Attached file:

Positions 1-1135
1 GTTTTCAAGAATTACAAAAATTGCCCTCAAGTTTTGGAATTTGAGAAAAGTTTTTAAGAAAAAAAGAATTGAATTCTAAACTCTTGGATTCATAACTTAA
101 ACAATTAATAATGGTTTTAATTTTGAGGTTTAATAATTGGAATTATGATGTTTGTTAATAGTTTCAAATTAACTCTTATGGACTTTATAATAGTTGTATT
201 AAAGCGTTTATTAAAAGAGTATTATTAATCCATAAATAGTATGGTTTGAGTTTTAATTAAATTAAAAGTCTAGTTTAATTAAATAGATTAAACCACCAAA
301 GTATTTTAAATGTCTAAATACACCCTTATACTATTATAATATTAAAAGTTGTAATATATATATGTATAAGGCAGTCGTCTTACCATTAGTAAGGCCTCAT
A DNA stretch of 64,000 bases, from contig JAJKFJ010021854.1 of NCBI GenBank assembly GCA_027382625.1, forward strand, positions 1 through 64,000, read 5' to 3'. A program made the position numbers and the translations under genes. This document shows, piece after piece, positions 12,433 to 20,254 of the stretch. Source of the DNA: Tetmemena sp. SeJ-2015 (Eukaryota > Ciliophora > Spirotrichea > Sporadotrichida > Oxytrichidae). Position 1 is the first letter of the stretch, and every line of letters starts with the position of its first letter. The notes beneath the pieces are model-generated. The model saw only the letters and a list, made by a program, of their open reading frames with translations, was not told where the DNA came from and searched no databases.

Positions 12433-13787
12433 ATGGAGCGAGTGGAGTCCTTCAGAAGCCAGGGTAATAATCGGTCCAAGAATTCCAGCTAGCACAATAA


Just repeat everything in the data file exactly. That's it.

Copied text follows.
Positions 1-1135
1 GTTTTCAAGAATTACAAAAATTGCCCTCAAGTTTTGGAATTTGAGAAAAGTTTTTAAGAAAAAAAGAATTGAATTCTAAACTCTTGGATTCATAACTTAA
101 ACAATTAATAATGGTTTTAATTTTGAGGTTTAATAATTGGAATTATGATGTTTGTTAATAGTTTCAAATTAACTCTTATGGACTTTATAATAGTTGTATT
201 AAAGCGTTTATTAAAAGAGTATTATTAATCCATAAATAGTATGGTTTGAGTTTTAATTAAATTAAAAGTCTAGTTTAATTAAATAGATTAAACCACCAAA
301 GTATTTTAAATGTCTAAATACACCCTTATACTATTATAATATTAAAAGTTGTAATATATATATGTATAAGGCAGTCGTCTTACCATTAGTAAGGCCTCAT
A DNA stretch of 64,000 bases, from contig JAJKFJ010021854.1 of NCBI GenBank assembly GCA_027382625.1, forward strand, positions 1 through 64,000, read 5' to 3'. A program made the position numbers and the translations under genes. This document shows, piece after piece, positions 12,433 to 20,254 of the stretch. Source of the DNA: Tetmemena sp. SeJ-2015 (Eukaryota > Ciliophora > Spirotrichea > Sporadotrichida > Oxytrichidae). Position 1 is the first letter of the stretch, and every line of letters starts with the position of its first letter. The notes beneath the pieces are model-generated. The model saw only the letters and a list, made by a program, of their open reading frames with translations, was not told where the DNA came from and searched no databases.

Positions 12433-13787
12433 ATGGAGCGAGTGGAGTCCTTCAGAAGCCAGGGTAATAATCGGTCCAAGAATTCCAGCTAGCACAATAA